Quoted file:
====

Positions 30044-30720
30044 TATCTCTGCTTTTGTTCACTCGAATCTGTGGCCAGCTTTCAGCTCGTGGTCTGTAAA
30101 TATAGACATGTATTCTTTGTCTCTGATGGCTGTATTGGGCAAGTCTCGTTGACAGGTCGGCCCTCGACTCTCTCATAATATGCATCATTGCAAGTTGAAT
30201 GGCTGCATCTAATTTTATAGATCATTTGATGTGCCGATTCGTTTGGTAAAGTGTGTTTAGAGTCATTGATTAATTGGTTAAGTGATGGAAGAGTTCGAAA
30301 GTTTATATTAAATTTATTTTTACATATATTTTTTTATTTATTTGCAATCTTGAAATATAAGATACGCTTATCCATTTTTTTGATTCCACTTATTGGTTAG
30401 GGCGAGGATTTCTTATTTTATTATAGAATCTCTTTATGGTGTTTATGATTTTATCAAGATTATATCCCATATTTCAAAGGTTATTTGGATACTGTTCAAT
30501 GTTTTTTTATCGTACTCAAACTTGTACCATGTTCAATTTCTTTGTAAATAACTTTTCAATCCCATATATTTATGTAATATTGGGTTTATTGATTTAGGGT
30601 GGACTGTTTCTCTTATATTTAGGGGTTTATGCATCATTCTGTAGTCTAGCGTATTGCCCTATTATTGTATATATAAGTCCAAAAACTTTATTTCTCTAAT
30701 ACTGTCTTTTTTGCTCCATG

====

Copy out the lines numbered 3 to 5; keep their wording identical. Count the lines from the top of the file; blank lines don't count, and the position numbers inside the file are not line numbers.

30101 TATAGACATGTATTCTTTGTCTCTGATGGCTGTATTGGGCAAGTCTCGTTGACAGGTCGGCCCTCGACTCTCTCATAATATGCATCATTGCAAGTTGAAT
30201 GGCTGCATCTAATTTTATAGATCATTTGATGTGCCGATTCGTTTGGTAAAGTGTGTTTAGAGTCATTGATTAATTGGTTAAGTGATGGAAGAGTTCGAAA
30301 GTTTATATTAAATTTATTTTTACATATATTTTTTTATTTATTTGCAATCTTGAAATATAAGATACGCTTATCCATTTTTTTGATTCCACTTATTGGTTAG